Abstract

We demonstrate a high-speed, image-based tracking scanning laser ophthalmoscope (TSLO) that can provide high fidelity structural images, real-time eye tracking and targeted stimulus delivery. The system was designed for diffraction-limited performance over an 8° field of view (FOV) and operates with a flexible field of view of 1°–5.5°. Stabilized videos of the retina were generated showing an amplitude of motion after stabilization of 0.2 arcmin or less across all frequencies. In addition, the imaging laser can be modulated to place a stimulus on a targeted retinal location. We show a stimulus placement accuracy with a standard deviation less than 1 arcmin. With a smaller field size of 2°, individual cone photoreceptors were clearly visible at eccentricities outside of the fovea.

© 2012 OSA

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  1. S. R. Sadda, P. A. Keane, Y. Ouyang, J. F. Updike, and A. C. Walsh, “Impact of scanning density on measurements from spectral domain optical coherence tomography,” Invest. Ophthalmol. Vis. Sci.51(2), 1071–1078 (2010).
    [CrossRef] [PubMed]
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    [CrossRef] [PubMed]
  3. L. C. Sincich, Y. Zhang, P. Tiruveedhula, J. C. Horton, and A. Roorda, “Resolving single cone inputs to visual receptive fields,” Nat. Neurosci.12(8), 967–969 (2009).
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    [CrossRef] [PubMed]
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    [CrossRef] [PubMed]
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    [CrossRef] [PubMed]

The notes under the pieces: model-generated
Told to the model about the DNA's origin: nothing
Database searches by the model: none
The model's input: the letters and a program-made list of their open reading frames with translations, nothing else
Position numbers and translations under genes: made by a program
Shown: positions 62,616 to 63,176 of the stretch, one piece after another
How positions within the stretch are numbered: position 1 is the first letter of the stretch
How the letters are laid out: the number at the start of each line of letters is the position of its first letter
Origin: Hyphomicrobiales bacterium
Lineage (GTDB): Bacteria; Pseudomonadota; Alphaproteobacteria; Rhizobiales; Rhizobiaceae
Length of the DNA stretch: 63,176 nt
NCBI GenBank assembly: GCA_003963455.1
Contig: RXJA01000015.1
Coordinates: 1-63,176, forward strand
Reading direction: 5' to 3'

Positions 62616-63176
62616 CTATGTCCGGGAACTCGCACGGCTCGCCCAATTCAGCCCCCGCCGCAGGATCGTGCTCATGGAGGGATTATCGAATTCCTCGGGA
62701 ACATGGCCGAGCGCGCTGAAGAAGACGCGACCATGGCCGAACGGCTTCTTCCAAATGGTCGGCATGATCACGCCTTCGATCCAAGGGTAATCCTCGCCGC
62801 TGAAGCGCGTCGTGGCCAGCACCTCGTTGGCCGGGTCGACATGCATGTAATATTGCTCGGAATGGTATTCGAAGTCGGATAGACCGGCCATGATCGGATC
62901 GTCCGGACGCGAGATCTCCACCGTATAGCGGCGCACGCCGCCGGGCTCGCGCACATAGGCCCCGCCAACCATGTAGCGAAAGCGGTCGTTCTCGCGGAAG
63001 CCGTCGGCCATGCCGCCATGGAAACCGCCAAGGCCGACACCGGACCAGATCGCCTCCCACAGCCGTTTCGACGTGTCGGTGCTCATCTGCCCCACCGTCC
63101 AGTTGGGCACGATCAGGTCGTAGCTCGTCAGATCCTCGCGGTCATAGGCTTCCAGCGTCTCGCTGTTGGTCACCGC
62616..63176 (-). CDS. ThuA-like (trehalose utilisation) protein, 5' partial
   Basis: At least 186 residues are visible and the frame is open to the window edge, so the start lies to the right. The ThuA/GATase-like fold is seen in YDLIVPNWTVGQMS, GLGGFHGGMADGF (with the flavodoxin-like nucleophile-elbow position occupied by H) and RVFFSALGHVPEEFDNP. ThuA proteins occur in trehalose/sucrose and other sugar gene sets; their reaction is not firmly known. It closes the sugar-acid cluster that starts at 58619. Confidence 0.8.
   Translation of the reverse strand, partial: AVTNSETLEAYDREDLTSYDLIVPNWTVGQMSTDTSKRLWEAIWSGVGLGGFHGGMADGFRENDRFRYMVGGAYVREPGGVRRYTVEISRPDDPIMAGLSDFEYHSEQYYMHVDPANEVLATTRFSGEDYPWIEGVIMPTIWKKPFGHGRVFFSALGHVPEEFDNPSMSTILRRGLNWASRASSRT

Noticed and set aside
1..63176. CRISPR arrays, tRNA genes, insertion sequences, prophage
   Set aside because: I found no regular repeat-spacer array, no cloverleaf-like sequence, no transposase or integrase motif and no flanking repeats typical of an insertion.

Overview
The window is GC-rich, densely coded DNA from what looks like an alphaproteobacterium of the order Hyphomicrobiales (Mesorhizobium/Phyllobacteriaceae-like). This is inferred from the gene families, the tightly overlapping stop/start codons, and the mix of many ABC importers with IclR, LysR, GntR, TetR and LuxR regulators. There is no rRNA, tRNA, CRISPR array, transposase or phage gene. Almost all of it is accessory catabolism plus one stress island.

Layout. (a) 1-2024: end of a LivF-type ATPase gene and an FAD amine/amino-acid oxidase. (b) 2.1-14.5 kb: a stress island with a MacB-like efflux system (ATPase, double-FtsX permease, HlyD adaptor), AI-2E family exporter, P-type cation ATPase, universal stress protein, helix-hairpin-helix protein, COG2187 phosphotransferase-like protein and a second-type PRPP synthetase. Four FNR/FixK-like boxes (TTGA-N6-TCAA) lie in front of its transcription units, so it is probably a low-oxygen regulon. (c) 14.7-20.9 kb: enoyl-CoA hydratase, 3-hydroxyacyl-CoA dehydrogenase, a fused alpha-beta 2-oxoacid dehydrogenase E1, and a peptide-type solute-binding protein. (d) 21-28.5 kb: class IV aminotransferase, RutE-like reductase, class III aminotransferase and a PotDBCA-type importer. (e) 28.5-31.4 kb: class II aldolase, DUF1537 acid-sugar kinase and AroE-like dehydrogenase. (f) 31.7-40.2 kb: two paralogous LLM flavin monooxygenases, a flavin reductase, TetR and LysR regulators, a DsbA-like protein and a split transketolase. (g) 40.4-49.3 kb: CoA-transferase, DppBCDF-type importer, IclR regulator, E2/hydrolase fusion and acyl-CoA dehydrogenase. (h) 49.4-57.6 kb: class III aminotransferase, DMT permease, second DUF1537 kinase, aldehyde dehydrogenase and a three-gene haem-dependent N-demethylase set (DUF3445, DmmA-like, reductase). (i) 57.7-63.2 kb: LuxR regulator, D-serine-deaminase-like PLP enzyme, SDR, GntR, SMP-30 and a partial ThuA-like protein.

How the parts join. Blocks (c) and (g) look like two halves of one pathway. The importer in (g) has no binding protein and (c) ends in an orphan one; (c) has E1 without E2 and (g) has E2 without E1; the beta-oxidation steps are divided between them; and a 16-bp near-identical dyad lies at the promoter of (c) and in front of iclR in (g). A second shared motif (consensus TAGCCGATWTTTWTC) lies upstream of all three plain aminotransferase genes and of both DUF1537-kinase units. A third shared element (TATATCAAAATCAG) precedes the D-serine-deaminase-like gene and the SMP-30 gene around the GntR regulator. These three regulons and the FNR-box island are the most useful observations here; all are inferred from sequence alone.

8. S. Poonja, S. Patel, L. Henry, and A. Roorda, “Dynamic visual stimulus presentation in an adaptive optics scanning laser ophthalmoscope,” J. Refract. Surg.21(5), S575–S580 (2005).
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    [CrossRef] [PubMed]
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2012 (1)

E. Garcia-Martin, I. Pinilla, E. Sancho, C. Almarcegui, I. Dolz, D. Rodriguez-Mena, I. Fuertes, and N. Cuenca, “Optical coherence tomography in retinitis pigmentosa: reproducibility and capacity to detect macular and retinal nerve fiber layer thickness alterations,” Retina32(8), 1581–1591 (2012).
[CrossRef] [PubMed]

2010 (2)

S. R. Sadda, P. A. Keane, Y. Ouyang, J. F. Updike, and A. C. Walsh, “Impact of scanning density on measurements from spectral domain optical coherence tomography,” Invest. Ophthalmol. Vis. Sci.51(2), 1071–1078 (2010).
[CrossRef] [PubMed]

Q. Yang, D. W. Arathorn, P. Tiruveedhula, C. R. Vogel, and A. Roorda, “Design of an integrated hardware interface for AOSLO image capture and cone-targeted stimulus delivery,” Opt. Express18(17), 17841–17858 (2010).
[CrossRef] [PubMed]

2009 (3)

A. Gómez-Vieyra, A. Dubra, D. Malacara-Hernández, and D. R. Williams, “First-order design of off-axis reflective ophthalmic adaptive optics systems using afocal telescopes,” Opt. Express17(21), 18906–18919 (2009).